Some things change, some will always stay the same

posted June 12, 2017 9:58 a.m. (CDT)
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by / Jim Massey, Editor | jim.massey@ecpc.com

Employees at The Country Today and our sister publication, the Eau Claire Leader-Telegram, got some big news on May 31 when we were told that as of the next day, June 1, our parent company, the Eau Claire Press Co., was being sold.

To say we were a bit surprised would be an understatement. Family ownership by the Graaskamp and Atkinson families was all we had known as employees of the Eau Claire Press Co. In an era of media company buyouts, the Eau Claire Press Co. had somehow fought off all advances. The two families had owned the newspaper for 130 years, which was four generations of the Graaskamp family and five generations of the Atkinsons.

That longevity is virtually unheard of these days in the newspaper industry. 

There was comfort in working for a family-owned company. Control was local and there wasn’t a long chain of command for getting something done. If we wanted to try something different next week, we simply did it. No questions asked.

But there comes a time in the life of many businesses when it’s difficult to go it alone. 

“At a board strategic planning session, we discussed the long-term viability of an independently owned family media company,” Eau Claire Press Co. President and CEO Pieter Graaskamp said in the news release announcing the sale. “We came to the difficult decision nearly a year ago that selling was the best option for our companies and the communities we serve.”

If the Press Co. was going to be sold, it appears the newspaper’s owners couldn’t have found a much friendlier buyer. The Adams Publishing Group, like the ECPC, is family owned, just at a bit larger level. APG owns 65 newspapers and also operates a number of other businesses, including Adams Outdoor, Fairway Outdoor, Adams Radio Group, Good Sam, Camping World, and wineries and vineyards in the U.S. and Europe. Diversification can be a good thing. 

All of the newspapers APG owns have been purchased within the past three years. The Leader-Telegram and The Country Today are among the largest of the newspapers in the Adams fold.

“There are a number of outstanding suitors across the country; but when we met the members of the Adams family, we felt from the beginning that they would be an excellent choice to succeed our families,” Graaskamp said.

“Through generations of stewardship, the Eau Claire Press Co. has sought to be considered one of the most respected newspapers and digital companies in the country,” new owner Stephen Adams said. “We salute the Atkinson and Graaskamp families and all of their associates for their fine work, and look forward to a prosperous future.”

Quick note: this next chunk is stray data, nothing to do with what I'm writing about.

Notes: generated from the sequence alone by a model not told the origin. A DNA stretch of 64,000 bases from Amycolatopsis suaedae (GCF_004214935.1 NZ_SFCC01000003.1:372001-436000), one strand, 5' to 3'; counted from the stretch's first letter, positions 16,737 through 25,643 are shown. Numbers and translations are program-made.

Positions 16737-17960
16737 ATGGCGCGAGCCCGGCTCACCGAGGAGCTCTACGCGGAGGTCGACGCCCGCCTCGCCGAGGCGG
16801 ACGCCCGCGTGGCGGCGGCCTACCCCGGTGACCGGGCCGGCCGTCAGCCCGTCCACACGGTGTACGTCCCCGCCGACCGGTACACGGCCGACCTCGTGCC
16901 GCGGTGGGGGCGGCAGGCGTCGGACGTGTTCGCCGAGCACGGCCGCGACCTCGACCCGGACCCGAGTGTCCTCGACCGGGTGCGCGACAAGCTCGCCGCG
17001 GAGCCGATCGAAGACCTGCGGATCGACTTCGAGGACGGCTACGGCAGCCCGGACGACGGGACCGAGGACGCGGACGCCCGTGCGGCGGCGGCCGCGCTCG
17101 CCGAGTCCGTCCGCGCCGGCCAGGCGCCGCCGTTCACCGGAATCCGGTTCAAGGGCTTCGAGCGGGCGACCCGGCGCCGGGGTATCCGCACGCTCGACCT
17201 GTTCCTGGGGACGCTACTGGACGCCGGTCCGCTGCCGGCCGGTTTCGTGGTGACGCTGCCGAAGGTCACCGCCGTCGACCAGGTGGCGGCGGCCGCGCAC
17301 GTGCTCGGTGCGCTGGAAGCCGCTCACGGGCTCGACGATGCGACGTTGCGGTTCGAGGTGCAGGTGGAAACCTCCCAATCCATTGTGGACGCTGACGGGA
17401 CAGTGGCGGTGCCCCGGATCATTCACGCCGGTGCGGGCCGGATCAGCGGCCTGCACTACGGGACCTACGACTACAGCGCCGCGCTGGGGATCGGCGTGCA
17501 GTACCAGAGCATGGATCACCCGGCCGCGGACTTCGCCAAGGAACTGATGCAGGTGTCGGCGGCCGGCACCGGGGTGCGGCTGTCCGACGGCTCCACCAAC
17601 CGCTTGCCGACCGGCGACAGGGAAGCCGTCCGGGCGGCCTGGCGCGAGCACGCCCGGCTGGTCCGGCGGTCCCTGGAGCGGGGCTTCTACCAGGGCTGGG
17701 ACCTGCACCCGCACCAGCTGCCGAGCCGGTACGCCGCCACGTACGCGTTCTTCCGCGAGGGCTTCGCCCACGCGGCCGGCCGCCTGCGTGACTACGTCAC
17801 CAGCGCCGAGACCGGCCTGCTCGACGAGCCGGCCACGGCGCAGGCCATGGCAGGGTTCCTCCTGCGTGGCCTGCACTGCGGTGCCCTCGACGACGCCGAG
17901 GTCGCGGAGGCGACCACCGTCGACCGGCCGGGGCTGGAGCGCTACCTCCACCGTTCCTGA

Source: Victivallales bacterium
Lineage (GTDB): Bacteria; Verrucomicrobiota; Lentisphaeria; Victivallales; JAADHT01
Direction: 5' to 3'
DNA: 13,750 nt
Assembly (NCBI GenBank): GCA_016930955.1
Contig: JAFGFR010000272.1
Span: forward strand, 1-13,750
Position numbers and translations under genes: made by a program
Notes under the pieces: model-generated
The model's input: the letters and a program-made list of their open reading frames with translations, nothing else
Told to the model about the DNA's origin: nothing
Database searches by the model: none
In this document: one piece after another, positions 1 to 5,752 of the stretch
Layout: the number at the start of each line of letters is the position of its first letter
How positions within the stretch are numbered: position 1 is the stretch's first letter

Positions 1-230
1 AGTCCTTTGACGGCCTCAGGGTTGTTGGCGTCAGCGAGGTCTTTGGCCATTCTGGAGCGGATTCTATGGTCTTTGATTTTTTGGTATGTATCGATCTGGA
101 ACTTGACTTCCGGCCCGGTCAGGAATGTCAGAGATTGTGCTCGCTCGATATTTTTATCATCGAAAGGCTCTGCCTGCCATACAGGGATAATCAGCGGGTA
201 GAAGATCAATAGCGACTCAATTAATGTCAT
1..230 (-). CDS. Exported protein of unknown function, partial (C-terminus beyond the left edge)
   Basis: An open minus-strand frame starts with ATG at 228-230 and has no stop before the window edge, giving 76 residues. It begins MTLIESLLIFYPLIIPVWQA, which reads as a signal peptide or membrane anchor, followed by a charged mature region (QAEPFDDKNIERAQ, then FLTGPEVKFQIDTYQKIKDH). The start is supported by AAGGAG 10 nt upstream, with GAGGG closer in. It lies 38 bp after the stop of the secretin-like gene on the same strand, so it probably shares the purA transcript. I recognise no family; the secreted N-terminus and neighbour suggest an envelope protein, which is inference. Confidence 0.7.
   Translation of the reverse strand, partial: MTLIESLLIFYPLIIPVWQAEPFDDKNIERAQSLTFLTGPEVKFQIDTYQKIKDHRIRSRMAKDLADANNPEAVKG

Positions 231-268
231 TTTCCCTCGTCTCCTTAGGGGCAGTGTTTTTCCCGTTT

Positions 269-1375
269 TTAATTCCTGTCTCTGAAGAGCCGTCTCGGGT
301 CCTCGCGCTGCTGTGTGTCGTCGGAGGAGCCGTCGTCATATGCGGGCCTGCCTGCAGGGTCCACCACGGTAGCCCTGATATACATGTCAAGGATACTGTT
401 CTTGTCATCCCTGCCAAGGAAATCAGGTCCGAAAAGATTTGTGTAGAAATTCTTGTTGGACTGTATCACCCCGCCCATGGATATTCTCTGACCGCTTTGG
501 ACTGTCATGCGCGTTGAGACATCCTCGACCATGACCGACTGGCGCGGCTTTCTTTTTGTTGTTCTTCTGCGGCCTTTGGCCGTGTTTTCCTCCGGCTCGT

All of the ECPC’s employees have been offered employment and benefits with Adams Publishing Group, so out of the gate, there will be no big changes.

But we won’t insult our readers’ intelligence to the point of saying there will be no changes in the future. The media business is always changing, just like most other businesses we interact with on a day-to-day basis. We have all seen the newspaper industry change incrementally over the years, and that, we are sure, will continue.

In a meeting with Adams Regional President Chris Knight, he assured me that The Country Today would have a solid future in the Adams business plan. We talked about things we could do to improve the product for our readers and to improve the bottom line for the company.

We know there will be readers who read about this sale and think the worst. They have seen what newspaper buyouts by Gannett and other newspaper chains have meant to the publications they have purchased. It hasn’t always been pretty.

When I shared the news of the sale on my Facebook page, a reader quickly responded with an “Oh, oh, looks like I might have sent my renewal in too soon.” He then referred to the purchase of another newspaper, and how the new parent company “wrecked it in no time.”

Because that happened to another publication doesn’t mean it will happen with The Country Today. All we ask from our readers is patience and an opportunity to prove to you that we will continue to bring you award-winning news and feature stories every week, just as we have done for the past 40-plus years. 

Knight said what Adams emphasizes is local content, news and features that readers can’t get anywhere else. That was music to my ears, as that’s what The Country Today has been doing for four decades. 

We don’t tell people what the weather is going to be tomorrow — they can get that news instantaneously on their electronic devices. We don’t tell farmers what the latest market prices are at the moment — they can get that information on a more timely basis somewhere else, too.

But nowhere else can readers get professionally written stories about their friends and neighbors who live in rural Midwest communities. That’s what has made us so popular with our readers in the past, and that’s what will continue to make us valuable in the future.

So to our readers, we say thanks for being faithful to us for all these years, and please stick with us for the long haul. You’ll be glad you did.






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